3. Timing also matters. Both the intensity and duration of your training session will influence whether you’ll want to have a protein-rich snack before training (usually 1-2 hours prior) or have a protein-dense food after training. It’s always a good idea to have protein when you are done training, whether that is a weight training workout, a circus-specific training session or class, climbing, a hard interval training or work on a cardio machine. Your body needs protein and is super-ready to use it following an intense workout. If you can’t be eating a meal with protein in it within the first 30 minutes after your training, then you should have a protein-heavy snack to help your body get the protein it needs. For more info workout nutrition I recommend this article and this article.

Protein, Protein, Protein

Well in case you don’t know what foods have protein in them, that’s foods like, chicken, steak, eggs, cheese, quinoa, beans, yogurt and more. I could write more, but that’s been done already so you can look at some of those here here. There are even more foods that contain protein than those that appear on the lists in those articles, but those articles list some protein-dense foods. I am certainly not saying to eat only these foods, but that those articles can help you know what foods contain protein and which ones pack the most bang for their buck (in a sense) to help you choose for your meals and pre- and post-workout snacks.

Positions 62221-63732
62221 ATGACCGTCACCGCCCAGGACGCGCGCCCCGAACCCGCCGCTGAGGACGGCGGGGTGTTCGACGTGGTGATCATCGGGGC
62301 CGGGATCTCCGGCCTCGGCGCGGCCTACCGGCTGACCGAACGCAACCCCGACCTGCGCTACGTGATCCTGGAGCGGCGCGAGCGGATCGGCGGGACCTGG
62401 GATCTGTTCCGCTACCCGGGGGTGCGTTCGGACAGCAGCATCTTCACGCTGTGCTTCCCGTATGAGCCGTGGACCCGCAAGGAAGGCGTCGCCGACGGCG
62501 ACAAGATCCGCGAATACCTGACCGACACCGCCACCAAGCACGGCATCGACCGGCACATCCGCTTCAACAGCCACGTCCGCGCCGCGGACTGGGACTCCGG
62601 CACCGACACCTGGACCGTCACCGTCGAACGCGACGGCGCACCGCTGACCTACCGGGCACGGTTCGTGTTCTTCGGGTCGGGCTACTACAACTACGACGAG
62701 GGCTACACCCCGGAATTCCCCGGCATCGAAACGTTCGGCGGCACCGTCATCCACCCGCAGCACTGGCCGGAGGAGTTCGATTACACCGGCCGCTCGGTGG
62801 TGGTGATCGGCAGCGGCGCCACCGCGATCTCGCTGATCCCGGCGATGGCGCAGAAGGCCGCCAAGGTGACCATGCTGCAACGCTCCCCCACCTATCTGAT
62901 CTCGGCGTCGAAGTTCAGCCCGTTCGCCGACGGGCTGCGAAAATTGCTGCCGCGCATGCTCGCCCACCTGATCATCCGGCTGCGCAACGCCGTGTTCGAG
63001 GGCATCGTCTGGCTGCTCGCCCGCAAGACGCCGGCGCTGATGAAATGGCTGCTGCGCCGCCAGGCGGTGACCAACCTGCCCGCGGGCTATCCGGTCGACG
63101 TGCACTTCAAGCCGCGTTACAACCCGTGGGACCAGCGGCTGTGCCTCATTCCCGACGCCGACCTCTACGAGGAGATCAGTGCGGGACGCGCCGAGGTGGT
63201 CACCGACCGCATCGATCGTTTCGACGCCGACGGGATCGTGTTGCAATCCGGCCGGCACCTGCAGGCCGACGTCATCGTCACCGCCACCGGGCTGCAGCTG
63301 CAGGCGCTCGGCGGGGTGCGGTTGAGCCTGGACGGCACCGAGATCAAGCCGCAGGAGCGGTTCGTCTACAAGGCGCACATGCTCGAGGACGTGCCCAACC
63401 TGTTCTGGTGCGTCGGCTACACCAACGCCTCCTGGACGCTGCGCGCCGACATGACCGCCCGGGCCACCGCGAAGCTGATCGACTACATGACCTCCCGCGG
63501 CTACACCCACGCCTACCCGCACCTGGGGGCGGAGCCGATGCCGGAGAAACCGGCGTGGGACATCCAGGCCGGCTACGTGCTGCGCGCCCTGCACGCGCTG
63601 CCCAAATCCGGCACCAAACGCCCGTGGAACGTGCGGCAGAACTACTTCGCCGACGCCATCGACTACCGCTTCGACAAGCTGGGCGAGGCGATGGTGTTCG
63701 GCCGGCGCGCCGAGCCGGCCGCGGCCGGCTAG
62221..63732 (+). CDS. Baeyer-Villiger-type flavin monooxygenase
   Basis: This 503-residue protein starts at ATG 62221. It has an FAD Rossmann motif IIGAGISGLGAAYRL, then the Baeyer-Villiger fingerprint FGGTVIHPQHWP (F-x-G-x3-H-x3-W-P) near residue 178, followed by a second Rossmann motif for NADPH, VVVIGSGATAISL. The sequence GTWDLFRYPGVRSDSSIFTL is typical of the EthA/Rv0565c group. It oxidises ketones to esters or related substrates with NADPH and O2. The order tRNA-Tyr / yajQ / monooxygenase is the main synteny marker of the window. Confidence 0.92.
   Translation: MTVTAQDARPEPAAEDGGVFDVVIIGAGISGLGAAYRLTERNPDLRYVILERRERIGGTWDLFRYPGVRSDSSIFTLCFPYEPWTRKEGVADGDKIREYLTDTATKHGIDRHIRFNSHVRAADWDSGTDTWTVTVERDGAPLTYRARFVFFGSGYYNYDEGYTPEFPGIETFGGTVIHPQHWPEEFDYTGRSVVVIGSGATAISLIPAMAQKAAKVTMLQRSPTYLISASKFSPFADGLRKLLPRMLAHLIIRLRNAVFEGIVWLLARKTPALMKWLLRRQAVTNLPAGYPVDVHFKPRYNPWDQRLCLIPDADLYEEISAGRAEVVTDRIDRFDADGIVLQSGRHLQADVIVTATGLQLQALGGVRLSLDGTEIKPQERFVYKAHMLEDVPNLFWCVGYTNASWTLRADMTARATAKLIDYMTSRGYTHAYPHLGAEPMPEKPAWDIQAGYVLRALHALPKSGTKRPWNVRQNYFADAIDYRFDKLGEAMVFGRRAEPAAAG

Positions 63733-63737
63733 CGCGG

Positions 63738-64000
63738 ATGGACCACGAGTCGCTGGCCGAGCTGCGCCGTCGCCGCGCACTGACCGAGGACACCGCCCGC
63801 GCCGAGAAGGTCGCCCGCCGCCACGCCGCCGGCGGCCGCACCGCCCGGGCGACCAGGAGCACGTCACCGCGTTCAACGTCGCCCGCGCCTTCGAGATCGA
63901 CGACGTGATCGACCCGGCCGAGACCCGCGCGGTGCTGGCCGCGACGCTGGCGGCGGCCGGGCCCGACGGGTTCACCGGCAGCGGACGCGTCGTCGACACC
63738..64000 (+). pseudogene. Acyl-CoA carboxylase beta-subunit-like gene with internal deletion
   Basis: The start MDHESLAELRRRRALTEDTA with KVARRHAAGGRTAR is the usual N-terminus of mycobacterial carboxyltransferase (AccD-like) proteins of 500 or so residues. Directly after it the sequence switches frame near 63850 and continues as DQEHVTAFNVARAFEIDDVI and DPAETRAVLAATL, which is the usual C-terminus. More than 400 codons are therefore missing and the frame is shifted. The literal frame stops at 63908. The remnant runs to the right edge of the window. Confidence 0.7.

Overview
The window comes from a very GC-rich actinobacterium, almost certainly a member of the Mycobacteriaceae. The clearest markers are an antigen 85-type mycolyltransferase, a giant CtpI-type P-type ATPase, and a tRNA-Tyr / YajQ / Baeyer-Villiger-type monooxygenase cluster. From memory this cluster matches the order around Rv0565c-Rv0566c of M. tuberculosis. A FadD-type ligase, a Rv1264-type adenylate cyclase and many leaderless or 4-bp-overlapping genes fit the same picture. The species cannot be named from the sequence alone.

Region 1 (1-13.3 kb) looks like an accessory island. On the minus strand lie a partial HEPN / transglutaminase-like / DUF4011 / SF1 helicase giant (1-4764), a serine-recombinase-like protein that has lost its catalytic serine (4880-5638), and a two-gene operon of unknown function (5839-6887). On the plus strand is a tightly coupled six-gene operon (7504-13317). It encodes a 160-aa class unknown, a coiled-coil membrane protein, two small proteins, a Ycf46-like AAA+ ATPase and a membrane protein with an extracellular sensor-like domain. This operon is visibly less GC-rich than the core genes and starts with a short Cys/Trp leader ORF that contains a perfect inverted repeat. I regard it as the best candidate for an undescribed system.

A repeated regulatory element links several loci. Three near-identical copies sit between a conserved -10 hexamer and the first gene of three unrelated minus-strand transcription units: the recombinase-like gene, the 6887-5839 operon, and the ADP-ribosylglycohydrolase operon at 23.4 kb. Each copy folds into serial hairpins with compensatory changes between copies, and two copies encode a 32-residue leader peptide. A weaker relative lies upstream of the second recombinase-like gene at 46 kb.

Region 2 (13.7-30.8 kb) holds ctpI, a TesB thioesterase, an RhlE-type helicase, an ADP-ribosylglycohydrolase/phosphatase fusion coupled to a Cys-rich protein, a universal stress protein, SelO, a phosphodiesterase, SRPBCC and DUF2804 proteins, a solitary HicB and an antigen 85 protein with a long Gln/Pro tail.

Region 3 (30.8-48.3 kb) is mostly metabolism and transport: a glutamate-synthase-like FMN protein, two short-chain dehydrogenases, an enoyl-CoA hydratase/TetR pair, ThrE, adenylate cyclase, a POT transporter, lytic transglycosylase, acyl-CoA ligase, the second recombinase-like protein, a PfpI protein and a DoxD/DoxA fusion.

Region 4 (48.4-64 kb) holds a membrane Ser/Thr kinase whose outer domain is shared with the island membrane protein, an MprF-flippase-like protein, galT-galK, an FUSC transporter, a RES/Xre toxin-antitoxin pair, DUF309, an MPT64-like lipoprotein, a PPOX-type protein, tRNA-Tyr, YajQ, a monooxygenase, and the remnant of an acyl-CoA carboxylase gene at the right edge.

Now that you have an idea of some good sources of protein, how do you apply this to your meals?

Don’t bother with calorie counting or reading the suggested “portion sizes” on the food label. All you need is your hands. That’s right, it’s that easy! And it’s always with you!

credit: Precision Nutrition


Your protein portion during meals should be the size and thickness of your palm. If your sex is male, eat two palm-sized portions at each meal and if your sex is female eat one palm-sized portion at each meal.

**Quick note: your protein doesn’t have to be steak, it could be an equivalent serving of lentils for example, or it could be 2 different protein sources.

There are of course other things to consider when eating as well: good portion sizes for your veggies, carbs and fats, choosing leaner protein sources, choosing more slowly-digested carbs instead of white starchy carbs and choosing more healthy fats.